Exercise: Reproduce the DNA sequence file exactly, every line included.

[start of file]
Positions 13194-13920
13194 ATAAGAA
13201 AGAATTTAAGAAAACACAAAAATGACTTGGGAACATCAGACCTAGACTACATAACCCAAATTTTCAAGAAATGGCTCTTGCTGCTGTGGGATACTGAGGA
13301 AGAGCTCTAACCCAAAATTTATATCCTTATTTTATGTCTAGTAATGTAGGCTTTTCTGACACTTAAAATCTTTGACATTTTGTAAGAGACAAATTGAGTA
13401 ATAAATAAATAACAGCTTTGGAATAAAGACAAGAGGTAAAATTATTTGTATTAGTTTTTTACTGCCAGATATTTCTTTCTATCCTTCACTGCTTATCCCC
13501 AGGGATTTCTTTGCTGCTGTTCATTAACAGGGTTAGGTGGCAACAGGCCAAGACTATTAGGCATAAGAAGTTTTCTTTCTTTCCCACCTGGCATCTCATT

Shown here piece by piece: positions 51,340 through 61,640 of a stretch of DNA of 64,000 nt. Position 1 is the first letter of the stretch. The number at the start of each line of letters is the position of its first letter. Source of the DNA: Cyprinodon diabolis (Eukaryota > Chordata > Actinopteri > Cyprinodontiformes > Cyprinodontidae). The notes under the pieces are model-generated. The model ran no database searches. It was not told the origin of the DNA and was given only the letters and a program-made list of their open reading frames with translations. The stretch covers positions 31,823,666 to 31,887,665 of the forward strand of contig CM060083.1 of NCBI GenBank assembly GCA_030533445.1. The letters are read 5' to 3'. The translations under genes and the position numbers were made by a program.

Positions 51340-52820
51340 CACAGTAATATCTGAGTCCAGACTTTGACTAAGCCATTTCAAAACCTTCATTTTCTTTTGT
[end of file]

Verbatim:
Positions 13194-13920
13194 ATAAGAA
13201 AGAATTTAAGAAAACACAAAAATGACTTGGGAACATCAGACCTAGACTACATAACCCAAATTTTCAAGAAATGGCTCTTGCTGCTGTGGGATACTGAGGA
13301 AGAGCTCTAACCCAAAATTTATATCCTTATTTTATGTCTAGTAATGTAGGCTTTTCTGACACTTAAAATCTTTGACATTTTGTAAGAGACAAATTGAGTA
13401 ATAAATAAATAACAGCTTTGGAATAAAGACAAGAGGTAAAATTATTTGTATTAGTTTTTTACTGCCAGATATTTCTTTCTATCCTTCACTGCTTATCCCC
13501 AGGGATTTCTTTGCTGCTGTTCATTAACAGGGTTAGGTGGCAACAGGCCAAGACTATTAGGCATAAGAAGTTTTCTTTCTTTCCCACCTGGCATCTCATT

Shown here piece by piece: positions 51,340 through 61,640 of a stretch of DNA of 64,000 nt. Position 1 is the first letter of the stretch. The number at the start of each line of letters is the position of its first letter. Source of the DNA: Cyprinodon diabolis (Eukaryota > Chordata > Actinopteri > Cyprinodontiformes > Cyprinodontidae). The notes under the pieces are model-generated. The model ran no database searches. It was not told the origin of the DNA and was given only the letters and a program-made list of their open reading frames with translations. The stretch covers positions 31,823,666 to 31,887,665 of the forward strand of contig CM060083.1 of NCBI GenBank assembly GCA_030533445.1. The letters are read 5' to 3'. The translations under genes and the position numbers were made by a program.

Positions 51340-52820
51340 CACAGTAATATCTGAGTCCAGACTTTGACTAAGCCATTTCAAAACCTTCATTTTCTTTTGT